George Henry Horn (April 7, 1840 – November 24, 1897) was a U.S. entomologist who specialized in the study of beetles.
Born in Philadelphia, Horn attended the University of Pennsylvania, from which he graduated with a degree in medicine in 1861. From 1862 to 1866, he served in the American Civil War as surgeon to the infantry of the California Volunteers, during which time he collected insects extensively in California, Arizona, and New Mexico. He then returned to Philadelphia, where he established a medical practice, specializing in obstetrics, and was elected president of the Entomological Society of Philadelphia, the predecessor of the American Entomological Society. He would remain president of the latter society until his death.
Working with the collection he had made during his service in the West, he published "more than 150 important papers, in addition to very many minor notes; in these papers about 150 genera and more than 1550 species are defined". He bequeathed his collections of insects to the American Entomological Society; they are now in the Museum of Comparative Zoology at Harvard University.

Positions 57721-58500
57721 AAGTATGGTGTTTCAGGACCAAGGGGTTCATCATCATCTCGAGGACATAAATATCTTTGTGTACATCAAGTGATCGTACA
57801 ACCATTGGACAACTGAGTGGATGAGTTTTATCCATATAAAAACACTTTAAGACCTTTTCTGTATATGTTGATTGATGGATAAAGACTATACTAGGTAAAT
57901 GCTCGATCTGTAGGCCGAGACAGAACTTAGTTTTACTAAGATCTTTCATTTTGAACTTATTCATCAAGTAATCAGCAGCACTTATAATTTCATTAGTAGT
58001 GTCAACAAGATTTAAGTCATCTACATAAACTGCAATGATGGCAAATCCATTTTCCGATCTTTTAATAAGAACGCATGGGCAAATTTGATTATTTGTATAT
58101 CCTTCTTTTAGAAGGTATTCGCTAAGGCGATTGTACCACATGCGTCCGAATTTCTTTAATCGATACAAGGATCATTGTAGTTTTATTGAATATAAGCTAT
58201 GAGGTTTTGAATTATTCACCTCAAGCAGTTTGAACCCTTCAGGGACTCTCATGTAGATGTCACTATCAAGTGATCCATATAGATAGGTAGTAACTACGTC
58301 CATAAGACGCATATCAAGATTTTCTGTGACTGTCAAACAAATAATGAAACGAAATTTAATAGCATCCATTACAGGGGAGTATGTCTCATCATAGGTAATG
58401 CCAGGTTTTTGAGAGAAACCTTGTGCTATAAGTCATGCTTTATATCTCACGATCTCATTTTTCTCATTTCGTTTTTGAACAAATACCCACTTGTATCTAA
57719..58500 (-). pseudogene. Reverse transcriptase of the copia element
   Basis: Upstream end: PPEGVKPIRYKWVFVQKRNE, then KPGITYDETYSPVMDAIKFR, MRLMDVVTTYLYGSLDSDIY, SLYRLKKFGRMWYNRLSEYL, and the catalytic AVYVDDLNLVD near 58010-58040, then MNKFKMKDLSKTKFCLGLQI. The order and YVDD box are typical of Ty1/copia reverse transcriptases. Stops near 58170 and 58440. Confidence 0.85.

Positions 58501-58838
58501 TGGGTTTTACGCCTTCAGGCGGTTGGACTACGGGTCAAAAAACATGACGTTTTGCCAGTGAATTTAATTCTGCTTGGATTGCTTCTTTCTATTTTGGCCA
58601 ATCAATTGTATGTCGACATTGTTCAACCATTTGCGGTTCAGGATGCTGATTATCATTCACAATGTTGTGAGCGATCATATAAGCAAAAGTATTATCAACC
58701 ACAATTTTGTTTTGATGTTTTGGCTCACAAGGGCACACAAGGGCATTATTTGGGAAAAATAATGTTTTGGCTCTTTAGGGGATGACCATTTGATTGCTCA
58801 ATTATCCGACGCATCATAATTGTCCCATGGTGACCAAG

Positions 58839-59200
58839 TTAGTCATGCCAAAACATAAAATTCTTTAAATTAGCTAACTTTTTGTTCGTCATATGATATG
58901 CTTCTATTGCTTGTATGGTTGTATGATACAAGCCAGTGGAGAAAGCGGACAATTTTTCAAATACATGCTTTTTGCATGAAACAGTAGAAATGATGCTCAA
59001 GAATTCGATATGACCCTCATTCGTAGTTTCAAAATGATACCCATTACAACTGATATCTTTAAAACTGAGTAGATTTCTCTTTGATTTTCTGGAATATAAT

According to the entomologist Neal L. Evenhuis, "Horn’s taxonomy was almost beyond reproach, and this was no doubt due to careful and deliberate study of specimens while comparing them to types. Horn made it a point to travel to European museums, attend foreign entomological society meetings, and study type material firsthand." Throughout his career, he worked closely with John Lawrence LeConte, most notably as coauthor of the revised and expanded 1883 edition of LeConte's then-standard Classification of the Coleoptera of North America; and after LeConte's death Horn was recognized as "easily the most eminent investigator in his chosen line of work".